Beginner: How to copy a string?

Jongwoo Han jwhan at
Fri Mar 28 01:48:16 CET 2003

That's because python assigns pointer dynamically. However you don't have to
strictly keep the pointer. Modifying the value of t does not affect content
of s. t points the destination of s as long as it's value is same as s.

>>> s='abc'
>>> id(s)
>>> t=s[:]
>>> id(t)
>>> t=s+s
>>> id(t)
>>> t
>>> s

<dbrown2 at> wrote in message
news:d524bdb3.0303271627.739fa868 at
> I hate to ask this because the answer must be really obvious.  So
> obvious in fact that I couldn't find it in the tutorial, FAQ search,
> and other docs, google searches, etc.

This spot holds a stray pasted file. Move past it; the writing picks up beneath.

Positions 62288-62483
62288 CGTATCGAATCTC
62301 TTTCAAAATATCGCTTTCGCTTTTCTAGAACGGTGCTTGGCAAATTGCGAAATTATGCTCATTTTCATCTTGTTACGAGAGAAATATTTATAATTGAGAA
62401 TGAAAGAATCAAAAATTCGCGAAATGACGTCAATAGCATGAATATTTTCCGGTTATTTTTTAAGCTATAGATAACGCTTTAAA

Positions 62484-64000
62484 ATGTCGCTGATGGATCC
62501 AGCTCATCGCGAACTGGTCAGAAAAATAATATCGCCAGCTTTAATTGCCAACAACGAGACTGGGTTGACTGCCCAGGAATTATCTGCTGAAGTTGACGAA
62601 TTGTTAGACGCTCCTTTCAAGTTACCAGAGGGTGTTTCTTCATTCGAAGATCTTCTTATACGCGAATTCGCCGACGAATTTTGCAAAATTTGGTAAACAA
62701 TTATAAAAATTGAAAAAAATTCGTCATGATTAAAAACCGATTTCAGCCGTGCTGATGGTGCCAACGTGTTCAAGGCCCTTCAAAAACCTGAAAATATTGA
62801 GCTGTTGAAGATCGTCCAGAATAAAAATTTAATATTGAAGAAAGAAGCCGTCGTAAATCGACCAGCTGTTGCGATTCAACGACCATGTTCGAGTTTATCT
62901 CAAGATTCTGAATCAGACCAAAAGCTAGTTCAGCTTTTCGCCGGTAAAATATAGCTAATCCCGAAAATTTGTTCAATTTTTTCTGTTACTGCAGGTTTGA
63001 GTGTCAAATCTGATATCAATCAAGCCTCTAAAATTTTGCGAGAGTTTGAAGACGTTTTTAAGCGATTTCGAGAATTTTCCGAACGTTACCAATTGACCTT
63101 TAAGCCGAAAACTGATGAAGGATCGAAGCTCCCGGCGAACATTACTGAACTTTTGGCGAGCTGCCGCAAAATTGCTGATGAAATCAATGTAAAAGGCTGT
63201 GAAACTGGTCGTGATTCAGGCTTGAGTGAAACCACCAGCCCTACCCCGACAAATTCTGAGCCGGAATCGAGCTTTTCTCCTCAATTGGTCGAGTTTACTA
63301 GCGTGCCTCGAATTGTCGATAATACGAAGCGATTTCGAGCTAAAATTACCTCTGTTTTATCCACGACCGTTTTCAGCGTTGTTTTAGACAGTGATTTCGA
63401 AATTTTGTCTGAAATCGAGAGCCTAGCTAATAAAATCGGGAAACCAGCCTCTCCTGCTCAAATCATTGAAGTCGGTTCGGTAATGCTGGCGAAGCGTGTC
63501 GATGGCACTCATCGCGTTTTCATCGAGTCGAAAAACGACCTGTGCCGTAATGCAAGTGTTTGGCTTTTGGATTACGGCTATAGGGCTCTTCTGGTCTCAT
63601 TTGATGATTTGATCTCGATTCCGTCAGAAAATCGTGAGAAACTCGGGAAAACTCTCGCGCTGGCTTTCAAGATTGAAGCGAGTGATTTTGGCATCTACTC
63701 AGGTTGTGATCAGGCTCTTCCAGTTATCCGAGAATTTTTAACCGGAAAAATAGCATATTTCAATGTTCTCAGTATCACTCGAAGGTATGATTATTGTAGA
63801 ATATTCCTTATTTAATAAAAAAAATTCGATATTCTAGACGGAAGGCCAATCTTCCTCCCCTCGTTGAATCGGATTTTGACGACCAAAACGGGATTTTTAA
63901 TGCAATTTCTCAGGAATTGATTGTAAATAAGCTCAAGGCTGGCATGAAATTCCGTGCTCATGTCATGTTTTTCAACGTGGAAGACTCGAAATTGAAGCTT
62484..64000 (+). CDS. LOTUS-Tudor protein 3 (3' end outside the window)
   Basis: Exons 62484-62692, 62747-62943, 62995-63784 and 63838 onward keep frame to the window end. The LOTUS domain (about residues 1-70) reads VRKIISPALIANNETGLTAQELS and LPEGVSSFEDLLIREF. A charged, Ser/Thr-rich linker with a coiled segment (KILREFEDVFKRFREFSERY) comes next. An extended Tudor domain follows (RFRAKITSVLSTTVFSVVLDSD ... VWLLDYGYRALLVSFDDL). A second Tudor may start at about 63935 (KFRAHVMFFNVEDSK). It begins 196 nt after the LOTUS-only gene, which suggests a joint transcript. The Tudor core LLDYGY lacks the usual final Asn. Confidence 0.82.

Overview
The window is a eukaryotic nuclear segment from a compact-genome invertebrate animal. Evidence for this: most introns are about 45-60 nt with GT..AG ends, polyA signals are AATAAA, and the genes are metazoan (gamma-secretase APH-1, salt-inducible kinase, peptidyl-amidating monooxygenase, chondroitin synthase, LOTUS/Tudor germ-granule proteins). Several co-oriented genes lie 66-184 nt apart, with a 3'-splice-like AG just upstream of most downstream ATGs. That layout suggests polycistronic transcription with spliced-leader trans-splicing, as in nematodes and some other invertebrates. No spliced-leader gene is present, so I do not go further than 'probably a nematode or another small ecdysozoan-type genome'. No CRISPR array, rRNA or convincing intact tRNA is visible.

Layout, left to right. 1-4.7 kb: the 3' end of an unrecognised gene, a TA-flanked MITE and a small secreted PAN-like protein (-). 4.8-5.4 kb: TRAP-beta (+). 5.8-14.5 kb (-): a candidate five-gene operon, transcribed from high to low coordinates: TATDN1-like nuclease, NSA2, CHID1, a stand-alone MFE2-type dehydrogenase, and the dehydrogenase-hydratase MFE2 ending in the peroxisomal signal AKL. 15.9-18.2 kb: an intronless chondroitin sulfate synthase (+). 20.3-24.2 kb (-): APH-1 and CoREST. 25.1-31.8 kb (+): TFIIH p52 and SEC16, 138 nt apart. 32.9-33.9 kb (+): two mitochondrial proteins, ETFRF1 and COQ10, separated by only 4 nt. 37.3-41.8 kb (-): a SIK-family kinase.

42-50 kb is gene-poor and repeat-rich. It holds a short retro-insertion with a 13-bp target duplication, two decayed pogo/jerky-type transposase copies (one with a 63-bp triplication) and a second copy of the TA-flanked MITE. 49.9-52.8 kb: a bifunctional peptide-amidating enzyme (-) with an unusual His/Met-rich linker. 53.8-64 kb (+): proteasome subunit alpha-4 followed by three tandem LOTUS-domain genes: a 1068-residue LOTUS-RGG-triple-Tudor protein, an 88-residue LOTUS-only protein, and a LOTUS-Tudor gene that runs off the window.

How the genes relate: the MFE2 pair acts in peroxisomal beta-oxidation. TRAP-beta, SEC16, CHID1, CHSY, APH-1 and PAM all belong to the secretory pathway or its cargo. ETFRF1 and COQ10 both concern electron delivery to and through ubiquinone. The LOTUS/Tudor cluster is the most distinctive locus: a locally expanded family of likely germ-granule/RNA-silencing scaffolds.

> I just want to make a copy of a string, say s='abc'.   I understand
> that python is not like some other languages and '=' just assigns a
> name to an existing object and does not copy the object.  But there is
> no s.copy() method apparently.  The other intuitive way (to me) was to
> try str(s) which I think is similar to the way to copy some other
> types such as list().  That did not work. I did see a newsgroup post
> that said to use [:] and I tried it but this is what I get:
> s = 'abc'
> >>> id(s)
> 13356752
> >>> t = s[:]
> >>> id(t)
> 13356752
> >>> t
> 'abc'
> Just like with str() it looks like it's still the same object.
> Ok, so what's the trick.  Please be kind.  It's really not obvious to
> me.  In fairness I did see in the FAQ you could convert it to a list
> and rejoin it which I assume would work, but I suspect there is a more
> direct way.
> -- David

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